Manage your expectations

If we were to believe the Christmas ads, messages sent through social media and the countless Christmas films which adorn our screens, Christmas is made up of perfect families coming together to enjoy a day of love, laughter and generosity. The pressure to conform to this picture-perfect Christmas creates frustration, sadness and stress for anyone whose reality doesn’t quite match-up. Yes, Christmas is a time to socialize, spend time with people we love and exchange gifts, but things needn’t be perfect for us to enjoy this time. Relationships are often tested, family structures can be complex, and our difficulties and challenges don’t just disappear because it’s Christmas. You’d be wrong to assume, based on the media’s portrayal of Christmas, that your life doesn’t match up to that of most people. You may not have the perfect, ‘traditional’ family or be invited to every party. Christmas may be a time you miss someone who is no longer with you, making Christmas a time of sadness as well as joy. Whatever your situation is, scrap the idea that Christmas is perfect for anyone and try to appreciate what you do have, no matter how small. Remember also, while scrolling through Instagram, Facebook and so on, that comparing your full reality with snapshots of people’s lives only when they’re enjoying themselves is not a fair or realistic comparison.

Minimise over-indulgencePeople With Drinks

With office parties and other Christmas get-togethers springing up in your calendar, this can also be a time of over-indulgence. There’s quite a high probability that you’ll eat more during the Christmas period and drink more alcohol, particularly since increased stress can lead to cravings for sugary, fatty foods and alcohol. This can cause nasty hangovers, tiredness, indigestion and heart-burn, as well as weight gain. Whilst I’m not suggesting taking a container of carrot sticks to your next party, or replacing your mum’s buttery mince pies with a crunchy apple and faking enjoyment, I am going to suggest a few measures to balance the over-indulgence:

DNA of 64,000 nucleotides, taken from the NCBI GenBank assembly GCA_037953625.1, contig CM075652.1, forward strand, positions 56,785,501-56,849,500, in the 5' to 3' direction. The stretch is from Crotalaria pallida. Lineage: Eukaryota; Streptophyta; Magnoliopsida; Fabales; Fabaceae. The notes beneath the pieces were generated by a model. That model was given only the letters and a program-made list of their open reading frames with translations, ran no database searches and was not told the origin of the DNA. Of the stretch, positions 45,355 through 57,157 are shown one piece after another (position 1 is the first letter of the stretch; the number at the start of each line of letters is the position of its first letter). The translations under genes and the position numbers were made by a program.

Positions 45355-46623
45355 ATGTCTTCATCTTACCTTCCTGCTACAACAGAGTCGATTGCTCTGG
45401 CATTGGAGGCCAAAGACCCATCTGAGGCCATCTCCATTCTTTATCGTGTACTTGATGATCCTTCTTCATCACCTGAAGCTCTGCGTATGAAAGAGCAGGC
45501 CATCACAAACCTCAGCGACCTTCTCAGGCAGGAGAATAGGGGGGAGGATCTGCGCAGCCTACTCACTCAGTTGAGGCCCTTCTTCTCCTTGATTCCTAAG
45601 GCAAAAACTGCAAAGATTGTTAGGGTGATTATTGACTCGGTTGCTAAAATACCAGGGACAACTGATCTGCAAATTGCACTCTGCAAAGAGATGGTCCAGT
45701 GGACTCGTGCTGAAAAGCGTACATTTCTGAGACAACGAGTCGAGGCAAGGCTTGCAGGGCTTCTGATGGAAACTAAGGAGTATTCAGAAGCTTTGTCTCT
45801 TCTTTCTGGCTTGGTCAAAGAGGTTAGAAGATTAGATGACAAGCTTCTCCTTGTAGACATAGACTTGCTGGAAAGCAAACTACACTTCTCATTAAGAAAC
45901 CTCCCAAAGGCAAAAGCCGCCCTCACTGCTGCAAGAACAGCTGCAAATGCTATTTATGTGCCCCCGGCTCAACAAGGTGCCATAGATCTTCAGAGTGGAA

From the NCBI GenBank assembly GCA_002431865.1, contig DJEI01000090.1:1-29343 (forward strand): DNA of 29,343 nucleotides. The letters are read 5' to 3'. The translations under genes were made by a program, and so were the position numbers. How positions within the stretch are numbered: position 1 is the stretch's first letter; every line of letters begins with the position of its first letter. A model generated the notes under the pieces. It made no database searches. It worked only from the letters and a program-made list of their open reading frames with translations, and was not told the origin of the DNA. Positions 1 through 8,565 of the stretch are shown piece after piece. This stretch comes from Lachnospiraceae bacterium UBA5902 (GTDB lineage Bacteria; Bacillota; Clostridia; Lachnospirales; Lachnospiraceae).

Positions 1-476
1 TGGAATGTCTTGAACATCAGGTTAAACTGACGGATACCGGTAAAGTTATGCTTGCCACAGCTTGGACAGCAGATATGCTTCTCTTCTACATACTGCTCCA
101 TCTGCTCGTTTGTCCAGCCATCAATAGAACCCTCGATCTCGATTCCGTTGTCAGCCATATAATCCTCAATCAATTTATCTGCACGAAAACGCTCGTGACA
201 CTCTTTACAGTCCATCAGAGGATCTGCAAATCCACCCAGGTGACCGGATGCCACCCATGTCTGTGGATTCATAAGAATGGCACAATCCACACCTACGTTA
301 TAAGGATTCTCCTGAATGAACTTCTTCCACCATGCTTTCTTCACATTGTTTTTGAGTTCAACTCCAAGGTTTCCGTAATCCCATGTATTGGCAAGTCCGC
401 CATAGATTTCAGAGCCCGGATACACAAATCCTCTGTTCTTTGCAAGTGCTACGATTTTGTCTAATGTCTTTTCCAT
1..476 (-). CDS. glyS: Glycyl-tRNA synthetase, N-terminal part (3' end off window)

• Drink plenty of water, especially on days before and after a day you drink alcohol
  • Try to balance a heavy-eating day with other days where you eat fresh fruit and vegetables and lighter meals
  • If you have an exercise routine, don’t let it slip just because it’s Christmas. If you don’t have one, try to use this period to get some fresh air, take long walks or take a class, etc. Exercise releases chemicals in your brain that make you feel good so it’s the ideal way to take care of yourself, inside and out.
  • Take the time to re-energise and reflect on your year – what went well, what didn’t and what you’d like to change next year
  • Try meditating, taking a yoga class or doing anything which you find relaxing, such as reading a book, watching a film, having a massage or taking a walk by the sea.


No matter what your situation is and how you choose to spend this Christmas, I wish you the best in finding healthy ways to manage any stress which arises during this period. Finally, I’d like to suggest using Christmas as an opportunity to give to others rather than simply receive. You’ll find that the satisfaction you feel from connecting with others and bringing them joy is much longer-lasting than the short-lived joy of receiving.

Danjela Falzon - Malta therapy clinic

About Danjela Falzon

Danjela has been practising as a Psychotherapist since 2011, having read for a BSc in Psychology at Birkbeck, University of London, followed by a Masters in Gestalt Psychotherapy at GPTIM. She works therapeutically with individuals, adopting an approach which is warm and empathic, yet direct and challenging when necessary. She also works with groups, teaching mindfulness and providing support and guidance to reduce stress and anxiety.